Health Services will hold seminar on having a smart spring break

Meghan Nacke

Bowling Green sophomore Crystal Jones is already planning her spring break.

“I don’t know where I’m going, but I’m definitely getting as far away from here as I can,” Jones said. “I need to go somewhere warm.”

Many students like Jones are planning trips to the beach, but the staff at WKU Health Services hopes they will consider other things besides which swim suit to pack.

WKU Health Services is holding a workshop tomorrow night to inform students how to stay safe during spring break.

The workshop, “Have a SASSY Spring Break,” will be held at 6 p.m. in Downing University Center room 226.

“We will be addressing issues relevant to students, especially during spring break when so many people head for the beach,” said Kathryn Steward, health education coordinator for WKU Health Services and one of the organizers of the event.

SASSY is an acronym that stands for “Safety with Alcohol Sun and Sex Y?” Steward said the workshop will address issues like sun exposure, drinking and safe sex.

The workshop will also teach students to manage their money during the break.

“Every year, students go to the beach and spend all the money they brought with them and realize that they don’t have enough to make it back home,” Steward said.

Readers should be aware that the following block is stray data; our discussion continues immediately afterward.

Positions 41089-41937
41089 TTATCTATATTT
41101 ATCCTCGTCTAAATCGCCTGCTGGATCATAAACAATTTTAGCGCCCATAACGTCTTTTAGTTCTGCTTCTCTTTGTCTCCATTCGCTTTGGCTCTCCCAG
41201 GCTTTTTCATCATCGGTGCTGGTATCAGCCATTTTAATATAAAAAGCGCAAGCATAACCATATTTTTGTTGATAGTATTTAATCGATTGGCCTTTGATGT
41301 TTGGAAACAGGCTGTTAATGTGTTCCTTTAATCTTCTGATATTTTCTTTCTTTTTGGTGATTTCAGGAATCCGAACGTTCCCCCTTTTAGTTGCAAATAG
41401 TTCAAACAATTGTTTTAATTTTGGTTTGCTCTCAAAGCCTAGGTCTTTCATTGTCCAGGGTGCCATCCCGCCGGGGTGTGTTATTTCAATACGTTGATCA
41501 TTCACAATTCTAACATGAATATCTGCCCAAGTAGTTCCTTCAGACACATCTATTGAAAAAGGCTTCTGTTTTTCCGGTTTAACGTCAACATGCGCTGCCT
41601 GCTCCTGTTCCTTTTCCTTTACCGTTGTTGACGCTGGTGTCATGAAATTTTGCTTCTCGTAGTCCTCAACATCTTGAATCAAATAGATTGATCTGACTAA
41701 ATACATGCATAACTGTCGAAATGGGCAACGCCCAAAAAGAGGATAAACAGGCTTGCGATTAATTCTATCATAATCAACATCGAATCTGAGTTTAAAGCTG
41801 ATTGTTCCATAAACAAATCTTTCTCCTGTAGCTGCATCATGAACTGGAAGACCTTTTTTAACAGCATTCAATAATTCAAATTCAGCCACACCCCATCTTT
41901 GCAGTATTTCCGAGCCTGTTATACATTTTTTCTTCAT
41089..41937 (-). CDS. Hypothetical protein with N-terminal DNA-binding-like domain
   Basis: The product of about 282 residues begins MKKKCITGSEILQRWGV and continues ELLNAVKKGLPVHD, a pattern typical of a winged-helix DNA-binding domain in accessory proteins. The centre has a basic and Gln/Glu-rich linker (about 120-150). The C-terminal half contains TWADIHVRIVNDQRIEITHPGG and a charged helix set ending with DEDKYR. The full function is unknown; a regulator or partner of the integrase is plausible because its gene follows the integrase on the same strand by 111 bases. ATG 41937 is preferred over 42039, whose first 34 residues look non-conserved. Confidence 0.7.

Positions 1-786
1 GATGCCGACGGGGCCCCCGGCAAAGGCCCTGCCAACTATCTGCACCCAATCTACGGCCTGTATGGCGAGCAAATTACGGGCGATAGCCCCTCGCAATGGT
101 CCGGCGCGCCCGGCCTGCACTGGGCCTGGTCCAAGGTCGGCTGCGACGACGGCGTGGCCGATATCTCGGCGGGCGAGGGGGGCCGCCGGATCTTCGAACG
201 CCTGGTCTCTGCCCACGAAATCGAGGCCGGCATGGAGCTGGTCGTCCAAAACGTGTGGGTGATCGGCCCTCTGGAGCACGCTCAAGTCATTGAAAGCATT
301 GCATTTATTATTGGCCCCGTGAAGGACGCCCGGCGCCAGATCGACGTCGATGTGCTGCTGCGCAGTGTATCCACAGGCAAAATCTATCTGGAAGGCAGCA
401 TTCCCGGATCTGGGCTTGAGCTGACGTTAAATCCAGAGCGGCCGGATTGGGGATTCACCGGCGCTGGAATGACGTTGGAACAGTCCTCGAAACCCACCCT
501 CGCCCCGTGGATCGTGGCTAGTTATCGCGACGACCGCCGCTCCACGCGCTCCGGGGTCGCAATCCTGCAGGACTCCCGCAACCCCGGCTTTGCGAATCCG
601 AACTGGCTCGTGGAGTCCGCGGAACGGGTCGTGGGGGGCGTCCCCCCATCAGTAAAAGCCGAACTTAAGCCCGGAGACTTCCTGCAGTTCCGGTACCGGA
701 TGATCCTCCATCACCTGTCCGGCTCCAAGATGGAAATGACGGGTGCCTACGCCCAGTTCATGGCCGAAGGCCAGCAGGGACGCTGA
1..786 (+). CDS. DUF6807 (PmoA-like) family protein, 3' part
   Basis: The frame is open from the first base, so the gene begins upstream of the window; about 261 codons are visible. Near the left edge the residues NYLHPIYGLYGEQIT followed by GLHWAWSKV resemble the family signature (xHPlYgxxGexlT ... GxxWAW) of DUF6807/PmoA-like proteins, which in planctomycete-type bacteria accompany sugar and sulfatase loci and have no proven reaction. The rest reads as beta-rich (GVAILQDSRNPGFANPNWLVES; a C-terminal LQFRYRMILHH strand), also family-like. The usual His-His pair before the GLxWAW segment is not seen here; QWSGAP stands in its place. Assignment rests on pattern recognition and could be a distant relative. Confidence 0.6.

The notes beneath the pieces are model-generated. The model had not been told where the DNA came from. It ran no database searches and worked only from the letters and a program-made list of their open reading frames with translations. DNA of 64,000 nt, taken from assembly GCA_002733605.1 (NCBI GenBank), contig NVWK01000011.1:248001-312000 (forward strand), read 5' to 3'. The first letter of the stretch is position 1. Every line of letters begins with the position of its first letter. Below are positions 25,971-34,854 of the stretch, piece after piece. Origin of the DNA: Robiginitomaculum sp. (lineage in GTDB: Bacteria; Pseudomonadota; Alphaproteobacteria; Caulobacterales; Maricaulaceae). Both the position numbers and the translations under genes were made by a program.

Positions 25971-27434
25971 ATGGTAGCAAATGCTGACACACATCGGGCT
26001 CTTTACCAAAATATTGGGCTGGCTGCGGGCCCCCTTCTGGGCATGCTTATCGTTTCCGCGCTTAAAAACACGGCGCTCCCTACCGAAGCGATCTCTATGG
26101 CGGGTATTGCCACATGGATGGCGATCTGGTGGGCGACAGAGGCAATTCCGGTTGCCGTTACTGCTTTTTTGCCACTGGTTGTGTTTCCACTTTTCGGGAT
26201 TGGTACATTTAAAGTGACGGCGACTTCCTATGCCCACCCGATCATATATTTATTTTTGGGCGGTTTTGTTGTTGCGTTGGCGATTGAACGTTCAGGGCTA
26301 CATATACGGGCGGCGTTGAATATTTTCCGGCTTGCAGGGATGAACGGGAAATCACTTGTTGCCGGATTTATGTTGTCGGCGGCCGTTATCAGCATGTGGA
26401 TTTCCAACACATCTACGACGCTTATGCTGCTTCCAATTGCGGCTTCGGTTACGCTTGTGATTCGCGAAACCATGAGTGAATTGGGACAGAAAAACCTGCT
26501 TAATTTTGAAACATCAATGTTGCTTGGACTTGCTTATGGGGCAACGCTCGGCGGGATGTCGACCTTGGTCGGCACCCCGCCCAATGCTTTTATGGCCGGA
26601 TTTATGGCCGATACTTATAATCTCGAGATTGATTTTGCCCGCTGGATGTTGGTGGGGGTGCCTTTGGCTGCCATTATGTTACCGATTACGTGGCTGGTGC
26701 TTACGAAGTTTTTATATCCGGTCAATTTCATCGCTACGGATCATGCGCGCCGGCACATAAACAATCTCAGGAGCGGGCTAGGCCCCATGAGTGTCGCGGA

Public health professor Cecilia Watkins said educating students on the effects of alcohol is important, especially before spring break.

“When people drink to much, their defenses go down. They choose to have unsafe sex, drink and drive, and make bad decisions,” Watkins said. “There are a lot of regrets that happen because of alcohol.”

Jennifer Newman, a sophomore from Brentwood, Tenn., is spending her spring break in Orlando.

Newman said she doesn’t have time to attend the workshop, but she is confident that she already knows how to take care of herself.

She said she will wear sun screen and drink responsibly.

“They probably won’t tell me anything I don’t already know,” Newman said.

Bowling Green sophomore Jennifer Andrews said she doesn’t plan to go because of time.

“I think it’s a valuable service,” Andrews said. “But at the same time, I think students are going to be students and disregard it anyway.”

For students who are unable to attend, Steward offered a few basic tips for having a safe break.

“The most important thing is not to leave any of your friends alone, and not to let anyone you know leave with strangers,” Steward said. “As with anything, moderation is key, especially with alcohol.”

Steward said that students should set limits for themselves before they go out so they don’t regret any decisions they make during the trip.

“Set limits for yourself while you are sober,” Steward said. “Make these limits known to your friends, and ask for their help in enforcing them.”